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Moving Beyond Correlations in Assessing the Consequences of Poverty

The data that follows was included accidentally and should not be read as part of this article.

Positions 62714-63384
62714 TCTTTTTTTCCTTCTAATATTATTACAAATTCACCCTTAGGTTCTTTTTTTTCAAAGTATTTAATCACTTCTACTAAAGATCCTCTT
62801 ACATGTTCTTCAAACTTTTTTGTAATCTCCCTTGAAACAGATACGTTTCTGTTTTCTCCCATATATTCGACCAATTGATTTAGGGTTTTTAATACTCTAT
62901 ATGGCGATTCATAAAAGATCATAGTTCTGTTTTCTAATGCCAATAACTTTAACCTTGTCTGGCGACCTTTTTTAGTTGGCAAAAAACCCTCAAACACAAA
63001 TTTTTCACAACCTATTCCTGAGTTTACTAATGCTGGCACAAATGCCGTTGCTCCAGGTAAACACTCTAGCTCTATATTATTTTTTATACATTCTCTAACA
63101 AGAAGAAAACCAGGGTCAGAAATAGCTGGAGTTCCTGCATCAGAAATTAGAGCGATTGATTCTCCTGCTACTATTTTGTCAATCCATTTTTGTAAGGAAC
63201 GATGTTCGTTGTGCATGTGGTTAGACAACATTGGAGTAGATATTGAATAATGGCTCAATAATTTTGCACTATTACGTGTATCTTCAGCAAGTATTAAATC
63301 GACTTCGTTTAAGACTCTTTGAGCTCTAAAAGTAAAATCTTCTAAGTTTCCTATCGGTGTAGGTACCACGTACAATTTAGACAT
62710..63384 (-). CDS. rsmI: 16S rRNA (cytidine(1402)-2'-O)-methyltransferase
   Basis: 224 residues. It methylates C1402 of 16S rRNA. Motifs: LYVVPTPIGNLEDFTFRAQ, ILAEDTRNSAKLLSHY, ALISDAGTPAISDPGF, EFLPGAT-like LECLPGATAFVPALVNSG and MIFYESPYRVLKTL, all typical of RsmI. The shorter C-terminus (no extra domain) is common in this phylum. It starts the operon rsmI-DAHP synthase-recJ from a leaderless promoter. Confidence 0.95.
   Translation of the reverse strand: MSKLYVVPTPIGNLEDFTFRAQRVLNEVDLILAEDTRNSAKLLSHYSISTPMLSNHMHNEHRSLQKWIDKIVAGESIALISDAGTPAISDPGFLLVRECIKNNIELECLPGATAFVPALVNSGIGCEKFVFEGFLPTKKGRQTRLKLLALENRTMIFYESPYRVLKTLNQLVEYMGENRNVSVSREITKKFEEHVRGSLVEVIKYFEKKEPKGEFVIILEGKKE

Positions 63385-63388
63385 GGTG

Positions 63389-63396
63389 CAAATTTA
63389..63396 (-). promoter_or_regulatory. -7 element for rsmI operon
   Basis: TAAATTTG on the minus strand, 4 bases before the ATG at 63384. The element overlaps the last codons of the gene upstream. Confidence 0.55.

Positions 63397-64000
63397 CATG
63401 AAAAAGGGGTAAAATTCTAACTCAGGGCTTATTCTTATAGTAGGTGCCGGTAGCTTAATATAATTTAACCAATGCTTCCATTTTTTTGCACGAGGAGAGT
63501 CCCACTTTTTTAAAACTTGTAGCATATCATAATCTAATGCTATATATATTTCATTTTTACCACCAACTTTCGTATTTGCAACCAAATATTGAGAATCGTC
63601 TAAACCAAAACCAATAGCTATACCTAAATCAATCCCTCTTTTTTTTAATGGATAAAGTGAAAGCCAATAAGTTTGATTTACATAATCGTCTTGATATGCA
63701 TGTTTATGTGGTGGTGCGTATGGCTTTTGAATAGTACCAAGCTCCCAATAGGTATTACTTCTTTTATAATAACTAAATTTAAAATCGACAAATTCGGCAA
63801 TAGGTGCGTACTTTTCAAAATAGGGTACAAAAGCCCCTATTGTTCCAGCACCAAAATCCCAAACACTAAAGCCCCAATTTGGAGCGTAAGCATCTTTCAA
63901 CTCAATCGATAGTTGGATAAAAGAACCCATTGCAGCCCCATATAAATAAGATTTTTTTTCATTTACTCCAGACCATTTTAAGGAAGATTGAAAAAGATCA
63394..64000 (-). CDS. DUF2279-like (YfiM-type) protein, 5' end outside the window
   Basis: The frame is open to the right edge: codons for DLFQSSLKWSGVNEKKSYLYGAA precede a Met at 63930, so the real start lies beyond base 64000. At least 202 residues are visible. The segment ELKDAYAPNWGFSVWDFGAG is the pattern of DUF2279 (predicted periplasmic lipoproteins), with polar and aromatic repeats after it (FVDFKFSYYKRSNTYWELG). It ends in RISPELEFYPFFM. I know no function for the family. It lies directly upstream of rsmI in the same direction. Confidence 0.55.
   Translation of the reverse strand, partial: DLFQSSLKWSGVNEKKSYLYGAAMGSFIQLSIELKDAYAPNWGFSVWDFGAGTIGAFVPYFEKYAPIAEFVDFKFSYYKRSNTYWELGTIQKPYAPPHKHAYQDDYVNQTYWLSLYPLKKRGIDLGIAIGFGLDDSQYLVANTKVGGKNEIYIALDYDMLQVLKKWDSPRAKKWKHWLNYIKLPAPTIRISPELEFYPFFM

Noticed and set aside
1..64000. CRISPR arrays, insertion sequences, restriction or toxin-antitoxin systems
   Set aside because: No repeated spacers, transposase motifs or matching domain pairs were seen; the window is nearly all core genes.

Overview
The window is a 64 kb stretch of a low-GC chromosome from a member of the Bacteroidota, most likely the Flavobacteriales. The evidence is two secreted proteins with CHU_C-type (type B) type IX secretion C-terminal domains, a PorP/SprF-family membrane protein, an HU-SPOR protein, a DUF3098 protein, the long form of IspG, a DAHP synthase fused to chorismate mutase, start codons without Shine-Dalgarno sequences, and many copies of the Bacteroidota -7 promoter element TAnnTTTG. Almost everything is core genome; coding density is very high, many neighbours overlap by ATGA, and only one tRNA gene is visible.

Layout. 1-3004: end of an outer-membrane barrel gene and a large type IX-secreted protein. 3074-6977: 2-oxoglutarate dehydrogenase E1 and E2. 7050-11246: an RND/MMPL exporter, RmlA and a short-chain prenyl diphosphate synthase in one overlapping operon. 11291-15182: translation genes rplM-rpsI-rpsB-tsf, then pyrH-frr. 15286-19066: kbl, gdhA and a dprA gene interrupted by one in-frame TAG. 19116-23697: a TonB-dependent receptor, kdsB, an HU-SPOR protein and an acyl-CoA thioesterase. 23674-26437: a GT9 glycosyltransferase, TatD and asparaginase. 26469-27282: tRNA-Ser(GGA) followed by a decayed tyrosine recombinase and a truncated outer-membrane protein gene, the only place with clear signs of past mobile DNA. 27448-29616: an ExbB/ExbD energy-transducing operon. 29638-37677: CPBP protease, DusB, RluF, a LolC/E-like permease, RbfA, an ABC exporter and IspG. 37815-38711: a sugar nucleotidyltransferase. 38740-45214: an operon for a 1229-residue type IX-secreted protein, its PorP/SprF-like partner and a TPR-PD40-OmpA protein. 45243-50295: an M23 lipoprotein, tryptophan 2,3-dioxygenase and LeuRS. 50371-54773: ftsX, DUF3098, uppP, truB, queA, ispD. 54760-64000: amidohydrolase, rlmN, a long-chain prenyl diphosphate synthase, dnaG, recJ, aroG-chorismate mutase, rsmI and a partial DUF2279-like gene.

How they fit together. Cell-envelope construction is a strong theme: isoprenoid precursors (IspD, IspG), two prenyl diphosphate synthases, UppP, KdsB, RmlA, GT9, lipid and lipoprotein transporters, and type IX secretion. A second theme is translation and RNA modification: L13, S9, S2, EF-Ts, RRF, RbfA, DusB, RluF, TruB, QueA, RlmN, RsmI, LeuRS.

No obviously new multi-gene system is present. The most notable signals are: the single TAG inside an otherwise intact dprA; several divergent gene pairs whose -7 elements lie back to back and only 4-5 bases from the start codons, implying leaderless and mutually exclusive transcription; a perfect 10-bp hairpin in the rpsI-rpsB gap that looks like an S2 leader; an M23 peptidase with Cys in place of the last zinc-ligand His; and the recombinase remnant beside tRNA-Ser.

In the United States, does growing up in a poor household cause negative developmental outcomes for children? Hundreds of studies have documented statistical associations between family income in childhood and a host of outcomes in childhood, adolescence, and adulthood. Many of these studies have used correlational evidence to draw policy conclusions regarding the benefits of added family income for children, in particular children in families with incomes below the poverty line. Are these conclusions warranted? After a review of possible mechanisms linking poverty to negative childhood outcomes, we summarize the evidence for income's effects on children, paying particular attention to the strength of the evidence and the timing of economic deprivation. We demonstrate that, in contrast to the nearly universal associations between poverty and children's outcomes in the correlational literature, impacts estimated from social experiments and quasi-experiments are more selective. In particular, these stronger studies have linked increases in family income to increased school achievement in middle childhood and to greater educational attainment in adolescence and early adulthood. There is no experimental or quasi-experimental evidence in the United States that links child outcomes to economic deprivation in the first several years of life. Understanding the nature of socioeconomic influences, as well as their potential use in evidence-based policy recommendations, requires greater attention to identifying causal effects.

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